Re: Referencing the DFSG [Re: DRAFT summary of the OPL; feedback requested]
Don Armstrong <email@example.com> writes:
> On Fri, 12 Mar 2004, Jeremy Hankins wrote:
>> But my point is that it does more than just leave something out.
>> It's orthogonal. You're saying that knowing the section of the DFSG
>> provides some, but not all, information about why we decided the
>> license is not free. I'm saying that it includes almost no
>> information about why the license is non-free.
> I'm not understanding you then, apparently.
> What would you have us use as a metric to decide whether a license is
> free or non-free beyond the DFSG, the four freedoms and "common
Yes, we're talking about two different things. Without going into all
the different varieties of "why", we're talking about two of them. I
agree that the ultimate grounding (one sense of "why") for our
discussions is the DFSG. But "violates the DSFG" is only a very, very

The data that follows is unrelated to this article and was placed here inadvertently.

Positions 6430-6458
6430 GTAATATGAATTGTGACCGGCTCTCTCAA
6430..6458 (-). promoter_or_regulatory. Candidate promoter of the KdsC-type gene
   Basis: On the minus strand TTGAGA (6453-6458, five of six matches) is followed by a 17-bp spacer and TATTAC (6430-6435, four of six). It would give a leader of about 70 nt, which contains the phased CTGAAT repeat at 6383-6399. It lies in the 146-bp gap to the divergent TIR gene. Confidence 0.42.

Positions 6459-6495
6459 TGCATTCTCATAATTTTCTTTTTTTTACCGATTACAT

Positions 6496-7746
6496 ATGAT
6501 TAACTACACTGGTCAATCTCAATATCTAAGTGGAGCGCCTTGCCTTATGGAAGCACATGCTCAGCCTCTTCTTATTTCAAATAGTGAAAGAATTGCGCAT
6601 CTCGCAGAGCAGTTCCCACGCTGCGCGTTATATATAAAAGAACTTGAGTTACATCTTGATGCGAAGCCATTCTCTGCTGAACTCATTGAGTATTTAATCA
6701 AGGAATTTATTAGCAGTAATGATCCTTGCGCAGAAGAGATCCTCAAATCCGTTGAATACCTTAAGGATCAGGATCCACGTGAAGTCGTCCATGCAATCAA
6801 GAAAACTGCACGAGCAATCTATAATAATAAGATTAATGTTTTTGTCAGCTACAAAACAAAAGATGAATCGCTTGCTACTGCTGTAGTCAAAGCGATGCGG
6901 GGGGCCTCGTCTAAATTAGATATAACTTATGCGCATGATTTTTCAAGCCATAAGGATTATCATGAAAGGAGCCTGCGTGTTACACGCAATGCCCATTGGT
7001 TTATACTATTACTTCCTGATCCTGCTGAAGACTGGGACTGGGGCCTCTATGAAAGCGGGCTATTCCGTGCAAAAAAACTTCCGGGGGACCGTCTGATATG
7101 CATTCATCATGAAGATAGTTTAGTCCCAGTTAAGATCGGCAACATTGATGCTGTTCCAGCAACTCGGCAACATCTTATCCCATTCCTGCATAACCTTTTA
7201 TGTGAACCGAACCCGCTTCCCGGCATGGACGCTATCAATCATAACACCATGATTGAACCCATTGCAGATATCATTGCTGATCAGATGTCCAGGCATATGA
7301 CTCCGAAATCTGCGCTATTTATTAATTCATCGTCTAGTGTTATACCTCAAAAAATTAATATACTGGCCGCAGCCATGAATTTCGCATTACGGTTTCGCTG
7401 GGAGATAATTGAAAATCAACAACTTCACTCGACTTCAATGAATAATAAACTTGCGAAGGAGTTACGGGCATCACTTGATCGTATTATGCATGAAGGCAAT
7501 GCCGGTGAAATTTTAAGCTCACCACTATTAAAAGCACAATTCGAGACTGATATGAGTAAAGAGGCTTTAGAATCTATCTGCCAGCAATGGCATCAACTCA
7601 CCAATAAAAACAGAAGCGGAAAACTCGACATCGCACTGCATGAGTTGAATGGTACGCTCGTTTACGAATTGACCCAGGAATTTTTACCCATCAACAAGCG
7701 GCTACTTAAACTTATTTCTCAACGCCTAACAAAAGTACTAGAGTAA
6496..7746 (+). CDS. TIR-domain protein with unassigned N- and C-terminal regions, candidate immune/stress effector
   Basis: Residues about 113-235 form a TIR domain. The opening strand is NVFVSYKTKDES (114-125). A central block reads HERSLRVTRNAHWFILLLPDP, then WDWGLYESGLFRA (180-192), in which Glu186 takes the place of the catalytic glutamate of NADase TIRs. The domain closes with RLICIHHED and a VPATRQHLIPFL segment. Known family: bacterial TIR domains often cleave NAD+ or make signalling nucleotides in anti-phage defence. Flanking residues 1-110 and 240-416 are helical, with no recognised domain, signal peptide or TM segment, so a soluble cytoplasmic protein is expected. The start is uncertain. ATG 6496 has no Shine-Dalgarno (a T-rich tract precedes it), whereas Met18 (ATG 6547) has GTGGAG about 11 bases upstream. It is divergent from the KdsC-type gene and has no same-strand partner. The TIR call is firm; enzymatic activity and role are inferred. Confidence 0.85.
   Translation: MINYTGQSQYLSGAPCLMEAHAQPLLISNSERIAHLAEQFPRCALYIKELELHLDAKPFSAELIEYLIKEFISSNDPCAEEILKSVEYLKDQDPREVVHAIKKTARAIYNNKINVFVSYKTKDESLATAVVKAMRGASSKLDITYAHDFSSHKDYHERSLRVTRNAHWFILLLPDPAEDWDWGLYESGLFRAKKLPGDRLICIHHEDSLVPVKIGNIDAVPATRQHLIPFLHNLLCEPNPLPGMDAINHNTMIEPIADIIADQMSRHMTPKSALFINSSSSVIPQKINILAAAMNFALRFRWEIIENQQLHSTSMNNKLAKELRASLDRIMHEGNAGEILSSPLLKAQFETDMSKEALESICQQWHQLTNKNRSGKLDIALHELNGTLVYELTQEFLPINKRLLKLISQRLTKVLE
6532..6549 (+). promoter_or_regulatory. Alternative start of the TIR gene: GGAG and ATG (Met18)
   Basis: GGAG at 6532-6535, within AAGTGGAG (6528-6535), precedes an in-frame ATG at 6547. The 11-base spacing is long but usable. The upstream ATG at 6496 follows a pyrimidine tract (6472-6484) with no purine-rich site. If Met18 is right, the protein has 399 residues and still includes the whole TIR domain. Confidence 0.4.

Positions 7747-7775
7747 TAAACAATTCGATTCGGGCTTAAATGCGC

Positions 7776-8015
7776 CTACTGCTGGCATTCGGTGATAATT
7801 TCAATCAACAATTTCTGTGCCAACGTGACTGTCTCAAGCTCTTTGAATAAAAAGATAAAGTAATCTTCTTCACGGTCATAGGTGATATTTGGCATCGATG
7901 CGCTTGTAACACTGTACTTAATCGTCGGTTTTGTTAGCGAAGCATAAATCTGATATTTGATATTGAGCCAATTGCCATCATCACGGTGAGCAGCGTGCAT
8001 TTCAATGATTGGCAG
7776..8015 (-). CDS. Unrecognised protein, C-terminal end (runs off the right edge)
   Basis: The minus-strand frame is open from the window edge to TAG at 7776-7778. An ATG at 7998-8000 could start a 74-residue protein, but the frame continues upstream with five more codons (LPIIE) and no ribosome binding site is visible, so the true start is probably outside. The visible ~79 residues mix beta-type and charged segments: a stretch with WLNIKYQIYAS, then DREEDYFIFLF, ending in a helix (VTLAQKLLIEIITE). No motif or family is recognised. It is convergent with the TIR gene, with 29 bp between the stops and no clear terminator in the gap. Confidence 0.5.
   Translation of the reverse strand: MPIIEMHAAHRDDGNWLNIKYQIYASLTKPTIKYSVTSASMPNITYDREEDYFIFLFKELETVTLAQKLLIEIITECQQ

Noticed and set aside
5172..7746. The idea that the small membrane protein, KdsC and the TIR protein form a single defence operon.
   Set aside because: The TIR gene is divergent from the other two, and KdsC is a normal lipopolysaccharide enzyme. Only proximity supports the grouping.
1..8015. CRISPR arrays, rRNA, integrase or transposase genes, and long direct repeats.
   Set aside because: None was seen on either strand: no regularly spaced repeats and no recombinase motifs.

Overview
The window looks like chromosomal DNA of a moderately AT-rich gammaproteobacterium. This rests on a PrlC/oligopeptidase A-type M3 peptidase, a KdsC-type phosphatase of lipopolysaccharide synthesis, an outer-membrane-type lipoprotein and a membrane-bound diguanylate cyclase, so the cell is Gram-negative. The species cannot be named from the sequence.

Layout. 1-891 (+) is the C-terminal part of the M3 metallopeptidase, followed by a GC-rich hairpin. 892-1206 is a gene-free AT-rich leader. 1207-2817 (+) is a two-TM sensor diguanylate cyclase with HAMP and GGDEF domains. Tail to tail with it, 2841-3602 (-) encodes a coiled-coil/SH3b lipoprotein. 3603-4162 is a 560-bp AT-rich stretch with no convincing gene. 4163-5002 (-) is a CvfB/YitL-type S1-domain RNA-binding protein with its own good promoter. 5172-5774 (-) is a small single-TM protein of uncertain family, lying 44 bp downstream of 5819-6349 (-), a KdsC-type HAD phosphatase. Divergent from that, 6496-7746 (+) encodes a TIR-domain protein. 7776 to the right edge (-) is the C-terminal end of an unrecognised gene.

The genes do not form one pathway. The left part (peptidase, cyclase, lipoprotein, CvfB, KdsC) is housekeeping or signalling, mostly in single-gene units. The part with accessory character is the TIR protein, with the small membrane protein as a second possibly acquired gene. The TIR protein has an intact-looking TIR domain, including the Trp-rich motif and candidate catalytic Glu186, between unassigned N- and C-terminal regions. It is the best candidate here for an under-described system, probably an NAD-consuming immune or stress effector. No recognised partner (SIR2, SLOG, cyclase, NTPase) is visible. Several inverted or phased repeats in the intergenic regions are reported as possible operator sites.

small portion of how we reach a decision. Being the final destination,
it happens to be a very important part of the trip. But the path we
take to reach that conclusion and the points along the way (another
sense of "why") is far more complex.
I think you're conflating those two questions, or I'm not being clear
enough on the distinction. The DFSG (along with the FSF's four
freedoms, for example) as an ultimate grounding for our discussions is
very useful as a way to guide and conduct our discussions. But if you
want to know how we reached the conclusion we did, or classify the kinds
of ways licenses fail the DFSG, it's not very relevant. For that you
want the "why" which is chain of logic that gets us there. That's the
question that gives us the shape of the license, and the bits of
reasoning that can perhaps be reused again and again (like the various
Thus my claim that classifying licenses based on the section of the DFSG
that they fail is really quite uninteresting and useless (or worse), as
it can tell us nothing that we don't already know (e.g., that the DFSG
is our standard).
 Aristotle spent far more time on this than any sane person would.
I'd say I hope not to offend any Aristotelians, but I'd be lying. :)
Jeremy Hankins <firstname.lastname@example.org>
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